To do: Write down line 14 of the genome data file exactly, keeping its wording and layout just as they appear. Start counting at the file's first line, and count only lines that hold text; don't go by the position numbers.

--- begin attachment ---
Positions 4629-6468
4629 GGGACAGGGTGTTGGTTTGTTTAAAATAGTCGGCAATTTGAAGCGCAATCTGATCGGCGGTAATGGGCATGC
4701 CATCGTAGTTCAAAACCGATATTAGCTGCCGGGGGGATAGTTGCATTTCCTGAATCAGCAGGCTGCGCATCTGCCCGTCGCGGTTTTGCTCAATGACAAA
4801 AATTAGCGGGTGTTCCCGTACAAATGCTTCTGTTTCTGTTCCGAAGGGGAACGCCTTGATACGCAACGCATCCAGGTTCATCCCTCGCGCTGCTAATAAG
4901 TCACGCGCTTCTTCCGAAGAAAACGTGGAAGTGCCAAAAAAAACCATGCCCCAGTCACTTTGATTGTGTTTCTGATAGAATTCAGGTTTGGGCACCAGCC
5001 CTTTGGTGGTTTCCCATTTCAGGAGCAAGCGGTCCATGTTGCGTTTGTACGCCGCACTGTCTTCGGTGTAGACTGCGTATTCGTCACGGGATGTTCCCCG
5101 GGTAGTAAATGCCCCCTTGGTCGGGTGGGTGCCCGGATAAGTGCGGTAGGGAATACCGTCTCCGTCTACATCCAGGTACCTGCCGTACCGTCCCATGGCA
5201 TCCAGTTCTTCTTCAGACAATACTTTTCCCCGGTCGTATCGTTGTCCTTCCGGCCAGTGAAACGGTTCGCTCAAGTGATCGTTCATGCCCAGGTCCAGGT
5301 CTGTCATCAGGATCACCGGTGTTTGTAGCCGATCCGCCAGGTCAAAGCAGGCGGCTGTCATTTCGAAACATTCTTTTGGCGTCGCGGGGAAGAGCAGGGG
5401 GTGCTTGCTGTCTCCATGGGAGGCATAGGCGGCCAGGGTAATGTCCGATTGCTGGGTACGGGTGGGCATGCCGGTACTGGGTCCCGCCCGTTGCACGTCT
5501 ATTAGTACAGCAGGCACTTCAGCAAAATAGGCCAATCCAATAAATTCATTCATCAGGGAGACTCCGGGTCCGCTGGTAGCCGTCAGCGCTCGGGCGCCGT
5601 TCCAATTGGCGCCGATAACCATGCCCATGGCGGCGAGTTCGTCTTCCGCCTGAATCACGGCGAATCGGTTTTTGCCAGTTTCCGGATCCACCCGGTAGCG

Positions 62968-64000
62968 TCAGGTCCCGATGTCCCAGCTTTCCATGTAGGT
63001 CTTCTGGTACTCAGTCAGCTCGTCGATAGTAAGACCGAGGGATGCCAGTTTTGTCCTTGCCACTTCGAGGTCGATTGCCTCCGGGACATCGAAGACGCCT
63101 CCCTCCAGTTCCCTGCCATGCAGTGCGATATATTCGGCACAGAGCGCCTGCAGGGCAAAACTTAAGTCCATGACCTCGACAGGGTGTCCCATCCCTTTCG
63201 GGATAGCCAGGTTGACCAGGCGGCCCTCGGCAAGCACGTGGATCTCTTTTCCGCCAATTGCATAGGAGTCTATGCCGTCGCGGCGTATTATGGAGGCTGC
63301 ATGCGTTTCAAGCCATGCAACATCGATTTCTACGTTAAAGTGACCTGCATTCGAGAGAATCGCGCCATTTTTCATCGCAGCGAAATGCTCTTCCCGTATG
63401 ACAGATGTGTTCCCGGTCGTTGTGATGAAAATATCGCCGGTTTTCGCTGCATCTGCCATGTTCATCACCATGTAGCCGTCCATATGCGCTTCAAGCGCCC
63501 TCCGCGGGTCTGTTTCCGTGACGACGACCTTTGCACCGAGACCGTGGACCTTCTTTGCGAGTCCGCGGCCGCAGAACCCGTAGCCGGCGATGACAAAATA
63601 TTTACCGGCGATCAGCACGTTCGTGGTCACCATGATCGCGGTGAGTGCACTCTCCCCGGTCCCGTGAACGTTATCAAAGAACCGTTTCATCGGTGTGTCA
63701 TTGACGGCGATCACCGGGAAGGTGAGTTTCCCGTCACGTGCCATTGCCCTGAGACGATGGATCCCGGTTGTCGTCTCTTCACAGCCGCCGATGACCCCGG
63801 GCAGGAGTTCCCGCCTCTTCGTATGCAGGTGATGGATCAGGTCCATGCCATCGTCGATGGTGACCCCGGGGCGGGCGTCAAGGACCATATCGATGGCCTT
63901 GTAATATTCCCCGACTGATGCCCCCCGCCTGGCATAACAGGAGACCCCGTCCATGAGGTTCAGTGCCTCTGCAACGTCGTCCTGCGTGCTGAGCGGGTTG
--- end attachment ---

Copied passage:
62968 TCAGGTCCCGATGTCCCAGCTTTCCATGTAGGT